Wherein we discuss watching versus participating.

We went to see a National Theatre Live screening of “Cyrano De Bergerac” tonight, which I thought was excellent. It’s a new adaptation that translates the 19th-century French classic into modern rhyme in a style more like hip hop or slam poetry than any traditional form of verse. James McAvoy gave an emotionally brutal yet compelling performance as the title character and the supporting cast, well, supported him brilliantly. (I particularly enjoyed Michele Austin as a gender-swapped Ragueneau.) The minimalist stage and the modern (yet very perceptive) costumes both allow the play to focus on the language more than the romance. And considering that this play has a slightly different (though still very French and tragic) ending than the original, perhaps the language is more satisfying than the love story, anyway.

Every time we go to see one of these National Theatre Live screenings, I have two primary thoughts. One, I love that we’re able to see first-class theatre from the UK for the price of a movie ticket, and two, it makes me ache to do a decent stage play.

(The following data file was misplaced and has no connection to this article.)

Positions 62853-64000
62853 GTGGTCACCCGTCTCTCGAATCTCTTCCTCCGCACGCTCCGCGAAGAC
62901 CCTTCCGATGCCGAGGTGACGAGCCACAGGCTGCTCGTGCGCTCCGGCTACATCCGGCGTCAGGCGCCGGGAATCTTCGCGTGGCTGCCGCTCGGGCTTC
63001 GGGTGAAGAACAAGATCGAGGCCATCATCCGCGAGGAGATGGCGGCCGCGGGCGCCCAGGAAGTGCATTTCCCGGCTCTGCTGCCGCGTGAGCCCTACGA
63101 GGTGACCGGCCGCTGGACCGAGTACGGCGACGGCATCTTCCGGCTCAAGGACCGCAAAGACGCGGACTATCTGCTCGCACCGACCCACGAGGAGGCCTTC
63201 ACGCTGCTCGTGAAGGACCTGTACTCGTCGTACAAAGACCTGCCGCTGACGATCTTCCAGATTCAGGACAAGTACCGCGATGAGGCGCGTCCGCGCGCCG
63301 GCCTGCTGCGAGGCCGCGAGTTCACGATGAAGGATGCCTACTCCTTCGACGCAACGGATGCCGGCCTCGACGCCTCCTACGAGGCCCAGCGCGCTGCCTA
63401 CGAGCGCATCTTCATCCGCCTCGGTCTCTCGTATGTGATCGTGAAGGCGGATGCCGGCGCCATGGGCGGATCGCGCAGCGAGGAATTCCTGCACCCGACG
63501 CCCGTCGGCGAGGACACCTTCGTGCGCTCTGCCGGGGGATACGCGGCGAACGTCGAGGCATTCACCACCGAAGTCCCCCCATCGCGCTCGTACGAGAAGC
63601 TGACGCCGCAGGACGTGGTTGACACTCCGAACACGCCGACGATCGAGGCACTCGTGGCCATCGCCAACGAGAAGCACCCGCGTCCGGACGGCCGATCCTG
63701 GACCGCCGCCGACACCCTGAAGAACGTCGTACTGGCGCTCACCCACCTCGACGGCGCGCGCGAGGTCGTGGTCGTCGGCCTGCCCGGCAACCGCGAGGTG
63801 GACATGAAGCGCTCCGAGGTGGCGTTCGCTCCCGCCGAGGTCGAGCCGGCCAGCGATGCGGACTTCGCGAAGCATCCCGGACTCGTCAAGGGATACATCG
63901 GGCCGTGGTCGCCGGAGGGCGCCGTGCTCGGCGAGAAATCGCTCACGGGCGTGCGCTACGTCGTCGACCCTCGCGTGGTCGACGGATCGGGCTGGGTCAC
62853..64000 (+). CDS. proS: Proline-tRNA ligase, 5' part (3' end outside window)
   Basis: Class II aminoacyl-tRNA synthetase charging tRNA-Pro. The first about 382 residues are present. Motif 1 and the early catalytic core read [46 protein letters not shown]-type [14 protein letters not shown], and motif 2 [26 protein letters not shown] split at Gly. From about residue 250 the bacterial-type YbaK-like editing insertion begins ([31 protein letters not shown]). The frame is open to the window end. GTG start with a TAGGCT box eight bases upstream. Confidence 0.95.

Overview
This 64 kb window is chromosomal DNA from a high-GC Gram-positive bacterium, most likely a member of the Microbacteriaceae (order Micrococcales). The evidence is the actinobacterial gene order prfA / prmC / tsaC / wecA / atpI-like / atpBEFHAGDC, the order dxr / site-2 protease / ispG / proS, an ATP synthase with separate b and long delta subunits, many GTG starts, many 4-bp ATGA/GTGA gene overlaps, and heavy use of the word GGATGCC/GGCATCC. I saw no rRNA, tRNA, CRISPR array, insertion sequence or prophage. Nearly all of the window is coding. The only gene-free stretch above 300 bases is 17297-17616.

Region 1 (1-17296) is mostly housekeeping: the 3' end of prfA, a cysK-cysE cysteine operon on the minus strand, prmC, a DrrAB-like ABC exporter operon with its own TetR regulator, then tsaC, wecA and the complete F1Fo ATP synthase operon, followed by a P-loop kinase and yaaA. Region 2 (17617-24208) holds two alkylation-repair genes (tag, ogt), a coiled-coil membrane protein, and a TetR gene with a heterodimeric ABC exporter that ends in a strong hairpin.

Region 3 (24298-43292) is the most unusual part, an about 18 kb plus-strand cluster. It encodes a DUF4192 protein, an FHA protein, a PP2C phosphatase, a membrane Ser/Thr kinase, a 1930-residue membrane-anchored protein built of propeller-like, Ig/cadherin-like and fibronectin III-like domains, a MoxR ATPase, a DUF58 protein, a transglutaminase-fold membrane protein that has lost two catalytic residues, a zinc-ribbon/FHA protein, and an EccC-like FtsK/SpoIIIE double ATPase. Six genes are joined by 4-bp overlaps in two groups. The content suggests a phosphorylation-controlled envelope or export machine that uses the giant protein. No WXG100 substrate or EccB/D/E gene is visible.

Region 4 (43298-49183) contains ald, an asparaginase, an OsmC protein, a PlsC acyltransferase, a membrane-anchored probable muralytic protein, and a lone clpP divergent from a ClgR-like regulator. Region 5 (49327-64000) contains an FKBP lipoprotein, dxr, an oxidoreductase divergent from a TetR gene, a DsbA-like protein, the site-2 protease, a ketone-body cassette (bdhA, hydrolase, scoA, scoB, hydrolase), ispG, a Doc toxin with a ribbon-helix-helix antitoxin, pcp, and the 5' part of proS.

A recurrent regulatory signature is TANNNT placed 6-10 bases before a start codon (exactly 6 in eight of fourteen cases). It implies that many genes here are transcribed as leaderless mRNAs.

When I did the holiday show in 2018, I hadn’t been onstage in over 15 years. (I don’t think the occasional karaoke night counts.) I was merely a part of the supporting chorus, but I was forcibly reminded that every single performer counts in a production like that. I wasn’t cut down by the easily-dissatisfied ego of my youth; I could just enjoy the work. It was a revelation.

I hadn’t lost my touch, either. Though I had no lines, I played the wife of one of the main characters. He had to deliver a Shakespeare sonnet to me while I simply stood and beamed at him. He thanked me before the last performance for always giving him so much to work with even though I didn’t speak. Acting is very often reacting, and it’s hard to do in a vacuum.

As much as I enjoy watching good theatre, it’s so much more rewarding to be a part of it — even a small part, even in a small show. I think that participating in any form of art or performance is better than merely consuming it. Don’t get me wrong: I think you should do both. But if you’re a creative person, you need to act, write, draw, paint, design, build, or sing. The process of working at your chosen art is part of the appreciation, in my opinion.

Join a choir, write that memoir, design a knitting pattern. Do something. It’s important.

And I need to remember to take my own advice.